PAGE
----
Compiled OK.
 monitor: loading
 monitor: monitoring (control-C to stop)
[vs_0][fw_1] eth1:o[60]: -> (TCP) len=60 id=17090
TCP: 55906 -> 25 .S.... seq=fa7cc851 ack=00000000
[vs_0][fw_1] eth1:O[60]: -> (TCP) len=60 id=17090
TCP: 55906 -> 25 .S.... seq=fa7cc851 ack=00000000
[vs_0][fw_1] eth1:i[60]: -> (TCP) len=60 id=0
TCP: 25 -> 55906 .S..A. seq=8bc062bf ack=fa7cc852
[vs_0][fw_1] eth1:I[60]: -> (TCP) len=60 id=0
TCP: 25 -> 55906 .S..A. seq=8bc062bf ack=fa7cc852
[vs_0][fw_1] eth1:o[52]: -> (TCP) len=52 id=17091
TCP: 55906 -> 25 ....A. seq=fa7cc852 ack=8bc062c0
[vs_0][fw_1] eth1:O[52]: -> (TCP) len=52 id=17091
TCP: 55906 -> 25 ....A. seq=fa7cc852 ack=8bc062c0
[vs_0][fw_1] eth1:i[89]: -> (TCP) len=89 id=16339
TCP: 25 -> 55906 ...PA. seq=8bc062c0 ack=fa7cc852
[vs_0][fw_1] eth1:I[89]: -> (TCP) len=89 id=16339
TCP: 25 -> 55906 ...PA. seq=8bc062c0 ack=fa7cc852
[vs_0][fw_1] eth1:o[52]: -> (TCP) len=52 id=17092
TCP: 55906 -> 25 ....A. seq=fa7cc852 ack=8bc062e5
[vs_0][fw_1] eth1:O[52]: -> (TCP) len=52 id=17092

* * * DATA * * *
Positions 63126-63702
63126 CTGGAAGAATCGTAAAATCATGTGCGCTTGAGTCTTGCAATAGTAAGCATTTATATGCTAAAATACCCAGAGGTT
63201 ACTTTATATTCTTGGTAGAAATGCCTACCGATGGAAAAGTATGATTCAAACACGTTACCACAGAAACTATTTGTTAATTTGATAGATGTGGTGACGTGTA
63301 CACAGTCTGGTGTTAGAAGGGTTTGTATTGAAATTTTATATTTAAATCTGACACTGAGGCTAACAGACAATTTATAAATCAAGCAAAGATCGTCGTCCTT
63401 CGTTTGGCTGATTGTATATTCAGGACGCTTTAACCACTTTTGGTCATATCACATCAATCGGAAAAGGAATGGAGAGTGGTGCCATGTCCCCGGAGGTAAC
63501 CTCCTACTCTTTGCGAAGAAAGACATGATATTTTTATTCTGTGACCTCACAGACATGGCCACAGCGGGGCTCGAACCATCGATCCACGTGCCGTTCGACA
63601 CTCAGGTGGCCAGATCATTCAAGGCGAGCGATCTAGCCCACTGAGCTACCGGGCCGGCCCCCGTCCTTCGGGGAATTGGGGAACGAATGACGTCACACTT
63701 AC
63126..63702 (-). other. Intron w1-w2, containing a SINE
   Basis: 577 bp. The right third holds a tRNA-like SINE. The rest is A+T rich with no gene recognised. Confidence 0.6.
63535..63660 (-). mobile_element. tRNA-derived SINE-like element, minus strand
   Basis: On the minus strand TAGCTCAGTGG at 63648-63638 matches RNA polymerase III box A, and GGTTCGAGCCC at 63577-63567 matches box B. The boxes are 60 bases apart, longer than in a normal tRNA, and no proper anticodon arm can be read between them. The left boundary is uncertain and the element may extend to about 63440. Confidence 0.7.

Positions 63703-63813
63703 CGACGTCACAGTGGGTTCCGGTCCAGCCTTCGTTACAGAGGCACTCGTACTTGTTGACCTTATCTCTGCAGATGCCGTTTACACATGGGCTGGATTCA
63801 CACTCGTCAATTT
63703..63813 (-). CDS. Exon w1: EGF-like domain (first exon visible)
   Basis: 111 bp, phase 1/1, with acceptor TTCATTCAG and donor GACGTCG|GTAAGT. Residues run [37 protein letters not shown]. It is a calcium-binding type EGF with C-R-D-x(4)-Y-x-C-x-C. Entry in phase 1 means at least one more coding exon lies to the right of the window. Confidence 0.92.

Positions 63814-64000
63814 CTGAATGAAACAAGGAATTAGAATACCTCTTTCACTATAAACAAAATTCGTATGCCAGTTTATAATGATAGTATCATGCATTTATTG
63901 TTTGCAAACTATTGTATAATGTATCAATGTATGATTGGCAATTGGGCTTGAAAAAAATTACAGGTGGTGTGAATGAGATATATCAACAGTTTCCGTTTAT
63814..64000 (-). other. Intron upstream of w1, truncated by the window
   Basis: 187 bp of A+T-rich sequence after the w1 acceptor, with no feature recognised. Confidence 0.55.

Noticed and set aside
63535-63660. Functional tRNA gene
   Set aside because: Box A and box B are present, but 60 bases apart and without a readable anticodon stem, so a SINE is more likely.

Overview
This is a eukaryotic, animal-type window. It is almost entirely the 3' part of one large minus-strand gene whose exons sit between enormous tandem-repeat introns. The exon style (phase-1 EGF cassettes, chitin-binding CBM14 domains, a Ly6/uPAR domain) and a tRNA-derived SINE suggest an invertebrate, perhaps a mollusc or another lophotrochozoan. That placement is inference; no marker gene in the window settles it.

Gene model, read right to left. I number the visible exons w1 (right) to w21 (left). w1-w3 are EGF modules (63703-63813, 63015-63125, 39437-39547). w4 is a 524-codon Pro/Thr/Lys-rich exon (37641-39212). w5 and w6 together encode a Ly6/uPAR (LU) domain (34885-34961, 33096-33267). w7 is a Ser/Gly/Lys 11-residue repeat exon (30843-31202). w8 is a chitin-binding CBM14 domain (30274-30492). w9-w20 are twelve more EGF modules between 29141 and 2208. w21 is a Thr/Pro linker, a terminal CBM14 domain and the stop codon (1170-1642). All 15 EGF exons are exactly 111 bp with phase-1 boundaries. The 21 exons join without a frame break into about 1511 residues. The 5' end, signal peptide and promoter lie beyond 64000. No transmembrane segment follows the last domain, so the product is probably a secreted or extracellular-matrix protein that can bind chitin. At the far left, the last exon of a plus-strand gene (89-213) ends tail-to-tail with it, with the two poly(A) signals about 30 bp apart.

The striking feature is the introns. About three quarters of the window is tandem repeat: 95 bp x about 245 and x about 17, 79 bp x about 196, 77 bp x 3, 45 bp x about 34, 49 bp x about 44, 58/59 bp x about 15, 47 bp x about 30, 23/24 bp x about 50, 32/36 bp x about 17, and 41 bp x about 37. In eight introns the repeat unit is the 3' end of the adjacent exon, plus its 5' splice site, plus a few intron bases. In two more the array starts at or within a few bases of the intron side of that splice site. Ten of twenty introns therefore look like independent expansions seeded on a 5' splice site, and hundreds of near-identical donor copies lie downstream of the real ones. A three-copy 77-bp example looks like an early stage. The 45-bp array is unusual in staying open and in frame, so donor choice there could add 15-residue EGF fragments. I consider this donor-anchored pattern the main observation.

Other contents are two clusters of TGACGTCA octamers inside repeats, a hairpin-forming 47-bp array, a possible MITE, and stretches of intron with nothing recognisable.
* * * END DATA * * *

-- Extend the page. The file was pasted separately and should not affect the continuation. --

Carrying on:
TCP: 55906 -> 25 ....A. seq=fa7cc852 ack=8bc062e5
[vs_0][fw_1] eth1:o[77]: -> (TCP) len=77 id=17093
TCP: 55906 -> 25 ...PA. seq=fa7cc852 ack=8bc062e5
 monitor: caught sig 2
 monitor: unloading

Monday, October 5, 2015

Cisco Voice: Image Boot For New Install

VMWare is pretty cool, I must admit.  There have been times when I needed to do a fresh install to be able to accomplish some of the goals I needed to accomplish in the voice world.  Especially when I dont want to do an install from scratch and input all the info that I could just do a backup and restore on a new install with.  Below is where you go to tell VMWare where the image is to boot up to.

Sunday, October 4, 2015

Sunday Thought: Fame

I'm not a big fan of fame.  Have you seen people change with fame?   Only to get ripped apart later?  This song is about Britney Spears, but you can fill in the blank with many names.  Listen to this song, and I'm sure you will think of others besides Britney.  You know grace is extended to us all through Jesus.

Friday, October 2, 2015

Thursday, October 1, 2015

Cisco Switch: Fiber Transceiver Signal

This is a good command for determining if your signal in your fiber is good or not.  There are limits to everything, and fiber signal is no different.  There is a command "show interface gig 1/1 trans detail" that I use to help determine this.  Plug in what interface you want to monitor to check this.
Notice below, my actual reading is on the left.  -24.9dBm.  The range for warnings are between 0 and -23, so Im obviously out of the range of the warning level.  But, Im still above the low reading of -26.0dBm.